11 May 2015

Improving Meltdown

More than 2 years ago I released Meltdown. It's a proof-of-concept tool that showed several security issues in Faronics DeepFreeze products. Faronics are infamous for their attempts to hide the issues, so I was really curious how it will work out.

Bugs in my code

First, a few bugs in my code surfaced. None of them were in the core components dealing with DeepFreeze, I had that part tested thoroughly. But I overlooked issues with UAC, possibility that Windows are not installed on drive C:\, empty passwords and other edge cases.

All in all, it was a good learning experience.

Requests for source code

The very first version of Meltdown came with a full source code and explanation of the vulnerabilities in Faronics products. Once I started fixing bugs, I released only the updated binary. Yet quite a few people kept asking for the updated source.

To be honest, I have no idea why. So far, I haven't seen a single tool that would be based on my source code, not even a straightforward rip with a changed name and copyrights. Weird..

Bug reports

People reported bugs. Big bugs, small bugs, non-bugs and everything in between.

Most bug reports came from arabic-speaking guys. Some of them even didn't bother to use Google Translate and wrote in their native language. No, I really don't speak Arabic, German, French or Indonesian.

Also, most bug reports came without any actionable information whatsoever. Just "It doesn't work". Well, that's not helpful at all! I really want to help you, but you must tell me more than that. In later versions, I added information to main window about detected OS, 32/64bits, detected DF version, etc, etc. And then I can just ask for a screenshot, it contains most of the info I need to replicate the issue.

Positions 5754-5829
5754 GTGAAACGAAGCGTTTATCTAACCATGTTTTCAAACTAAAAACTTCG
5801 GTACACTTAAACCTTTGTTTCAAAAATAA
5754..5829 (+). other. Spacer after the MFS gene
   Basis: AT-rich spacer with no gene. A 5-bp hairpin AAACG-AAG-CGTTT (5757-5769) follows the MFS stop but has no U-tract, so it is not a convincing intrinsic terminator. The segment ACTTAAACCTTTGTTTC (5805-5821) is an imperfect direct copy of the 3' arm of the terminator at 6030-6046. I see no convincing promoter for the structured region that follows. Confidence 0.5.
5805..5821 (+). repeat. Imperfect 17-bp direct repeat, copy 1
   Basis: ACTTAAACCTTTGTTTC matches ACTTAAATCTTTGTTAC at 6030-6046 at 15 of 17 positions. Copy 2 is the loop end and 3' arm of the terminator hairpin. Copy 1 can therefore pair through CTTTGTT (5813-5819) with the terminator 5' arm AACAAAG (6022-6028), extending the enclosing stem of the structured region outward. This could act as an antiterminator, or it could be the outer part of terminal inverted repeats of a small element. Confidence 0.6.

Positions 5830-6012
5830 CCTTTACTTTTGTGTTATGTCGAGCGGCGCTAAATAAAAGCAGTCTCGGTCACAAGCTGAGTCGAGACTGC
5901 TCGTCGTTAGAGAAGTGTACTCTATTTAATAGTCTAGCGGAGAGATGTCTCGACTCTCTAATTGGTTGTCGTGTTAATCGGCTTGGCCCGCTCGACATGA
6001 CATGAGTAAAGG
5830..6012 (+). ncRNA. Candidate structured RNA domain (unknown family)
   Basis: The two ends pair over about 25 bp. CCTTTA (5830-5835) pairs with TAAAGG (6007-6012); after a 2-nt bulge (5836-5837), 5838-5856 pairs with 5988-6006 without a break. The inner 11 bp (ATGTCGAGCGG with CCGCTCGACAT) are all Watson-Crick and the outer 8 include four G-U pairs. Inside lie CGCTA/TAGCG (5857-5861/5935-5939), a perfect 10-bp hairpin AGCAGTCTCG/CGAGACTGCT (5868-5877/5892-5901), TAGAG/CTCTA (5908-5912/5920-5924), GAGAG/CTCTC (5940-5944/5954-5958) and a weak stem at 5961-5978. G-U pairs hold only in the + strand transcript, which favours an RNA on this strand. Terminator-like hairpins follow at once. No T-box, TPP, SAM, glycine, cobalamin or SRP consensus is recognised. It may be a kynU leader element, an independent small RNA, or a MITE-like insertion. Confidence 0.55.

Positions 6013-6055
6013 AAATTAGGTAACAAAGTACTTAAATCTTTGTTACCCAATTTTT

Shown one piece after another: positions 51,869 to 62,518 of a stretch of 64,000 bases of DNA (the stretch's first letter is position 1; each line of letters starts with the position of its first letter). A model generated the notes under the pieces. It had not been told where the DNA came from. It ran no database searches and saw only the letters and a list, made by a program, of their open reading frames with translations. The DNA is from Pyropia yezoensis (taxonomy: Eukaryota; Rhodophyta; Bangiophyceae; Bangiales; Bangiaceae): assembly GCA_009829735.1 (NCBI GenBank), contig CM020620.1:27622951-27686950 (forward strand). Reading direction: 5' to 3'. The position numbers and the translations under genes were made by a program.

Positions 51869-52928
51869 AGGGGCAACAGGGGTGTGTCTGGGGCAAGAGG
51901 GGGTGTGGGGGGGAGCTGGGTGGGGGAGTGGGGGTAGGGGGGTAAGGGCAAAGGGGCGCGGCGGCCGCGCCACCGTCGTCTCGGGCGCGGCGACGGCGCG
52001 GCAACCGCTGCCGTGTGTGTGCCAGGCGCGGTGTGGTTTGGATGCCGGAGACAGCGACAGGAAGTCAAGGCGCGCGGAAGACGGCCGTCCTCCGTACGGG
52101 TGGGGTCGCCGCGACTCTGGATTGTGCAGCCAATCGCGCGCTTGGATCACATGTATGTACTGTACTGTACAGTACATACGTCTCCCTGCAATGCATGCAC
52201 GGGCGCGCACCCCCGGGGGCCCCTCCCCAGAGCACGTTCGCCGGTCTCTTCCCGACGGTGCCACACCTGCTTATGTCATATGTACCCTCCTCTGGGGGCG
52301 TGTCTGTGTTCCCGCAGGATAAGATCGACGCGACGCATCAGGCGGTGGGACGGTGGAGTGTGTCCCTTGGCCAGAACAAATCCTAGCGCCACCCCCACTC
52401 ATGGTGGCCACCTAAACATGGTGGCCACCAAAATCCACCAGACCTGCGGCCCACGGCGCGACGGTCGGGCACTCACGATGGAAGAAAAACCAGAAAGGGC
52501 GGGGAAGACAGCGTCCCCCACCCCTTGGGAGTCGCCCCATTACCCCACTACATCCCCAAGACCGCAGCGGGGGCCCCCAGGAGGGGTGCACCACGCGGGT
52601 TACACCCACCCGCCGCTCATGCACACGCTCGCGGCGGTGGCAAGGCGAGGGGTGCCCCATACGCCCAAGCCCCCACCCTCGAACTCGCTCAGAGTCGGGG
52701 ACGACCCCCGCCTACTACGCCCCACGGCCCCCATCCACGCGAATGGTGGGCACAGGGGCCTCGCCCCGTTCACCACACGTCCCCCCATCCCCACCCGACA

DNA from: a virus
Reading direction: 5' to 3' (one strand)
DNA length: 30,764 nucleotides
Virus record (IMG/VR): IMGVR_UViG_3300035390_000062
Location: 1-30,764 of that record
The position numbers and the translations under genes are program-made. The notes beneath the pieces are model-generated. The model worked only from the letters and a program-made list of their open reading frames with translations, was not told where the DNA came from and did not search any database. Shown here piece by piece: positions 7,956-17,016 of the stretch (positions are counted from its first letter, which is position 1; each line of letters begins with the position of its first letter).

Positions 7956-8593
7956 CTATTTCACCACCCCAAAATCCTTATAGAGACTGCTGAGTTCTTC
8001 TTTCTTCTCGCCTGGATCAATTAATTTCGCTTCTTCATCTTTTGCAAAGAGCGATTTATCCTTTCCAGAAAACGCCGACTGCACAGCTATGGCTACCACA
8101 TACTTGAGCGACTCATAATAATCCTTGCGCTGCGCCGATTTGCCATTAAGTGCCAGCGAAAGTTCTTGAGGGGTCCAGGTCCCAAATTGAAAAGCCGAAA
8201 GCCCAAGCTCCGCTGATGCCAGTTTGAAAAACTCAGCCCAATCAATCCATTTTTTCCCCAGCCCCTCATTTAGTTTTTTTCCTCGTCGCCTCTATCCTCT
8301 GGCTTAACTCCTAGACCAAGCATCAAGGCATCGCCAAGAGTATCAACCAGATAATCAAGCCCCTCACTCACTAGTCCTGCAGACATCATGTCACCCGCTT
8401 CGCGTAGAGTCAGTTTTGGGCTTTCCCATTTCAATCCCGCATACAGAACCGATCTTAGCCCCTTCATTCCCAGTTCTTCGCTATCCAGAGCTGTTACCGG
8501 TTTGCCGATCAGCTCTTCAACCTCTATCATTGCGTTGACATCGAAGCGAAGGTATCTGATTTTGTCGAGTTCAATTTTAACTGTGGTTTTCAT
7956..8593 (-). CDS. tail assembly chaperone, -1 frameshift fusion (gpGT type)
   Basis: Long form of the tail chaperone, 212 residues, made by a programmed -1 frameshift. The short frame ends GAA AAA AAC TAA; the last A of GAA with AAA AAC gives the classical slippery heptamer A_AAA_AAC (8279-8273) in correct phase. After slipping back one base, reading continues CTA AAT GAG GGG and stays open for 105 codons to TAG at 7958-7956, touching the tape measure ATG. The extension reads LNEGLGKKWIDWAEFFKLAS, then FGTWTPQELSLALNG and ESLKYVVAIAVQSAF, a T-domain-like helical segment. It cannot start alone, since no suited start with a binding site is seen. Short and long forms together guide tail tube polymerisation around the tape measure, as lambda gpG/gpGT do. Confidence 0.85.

It was a good learning experience again. I learned how to make my tools more user-proof.

Faronics response

For a year, there was none.

Then in June 2014 they released DeepFreeze Enterprise 8.11 where the issue was fixed. At least the changelog says so:

7936 Resolved a security issue that could result in the user accessing Deep Freeze without authorization.

Yeah, right.. In reality they just added yet-another-layer of xor-encryption and removed useful data from frzstate2k.exe. But the same data are still present in dfserv.exe.

Wow, that's what I call "resolving a security issue"! smile

In September 2014 they released DeepFreeze Standard 8.10 where the other vulnerability was fixed. However, there was no mention of anything like that in the changelog. From a quick glance, it looks like they finally got their code right and aren't sending xor-encrypted password from driver to usermode anymore.

What now?

I'm presenting you an updated version of Meltdown.

Meltdown v1.5
It shows that vulnerabilities in Enterprise version are still present, just slightly more obfuscated. But security through obscurity does not work!

The glaring vulnerability in Standard version is fixed, and 8.x Standard versions seem to be safe. Funny, isn't it - you'd expect a corporate product to provide better security than home-edition, yet this is not the case.. smile

Download link for Meltdown v1.5: http://www.mediafire.com/?0wc0vv1kauhwxbb

3 thoughts on “Improving Meltdown

  1. There's a good reason to publish the source code: trust. It's a lot harder to hide a backdoor or any other malicious stuff in source code than it is in a binary. Not impossible, but really really a lot harder.

    I tend not to use tools without sources unless I have no alternative. And even then, sometimes I still prefer to use nothing at all.

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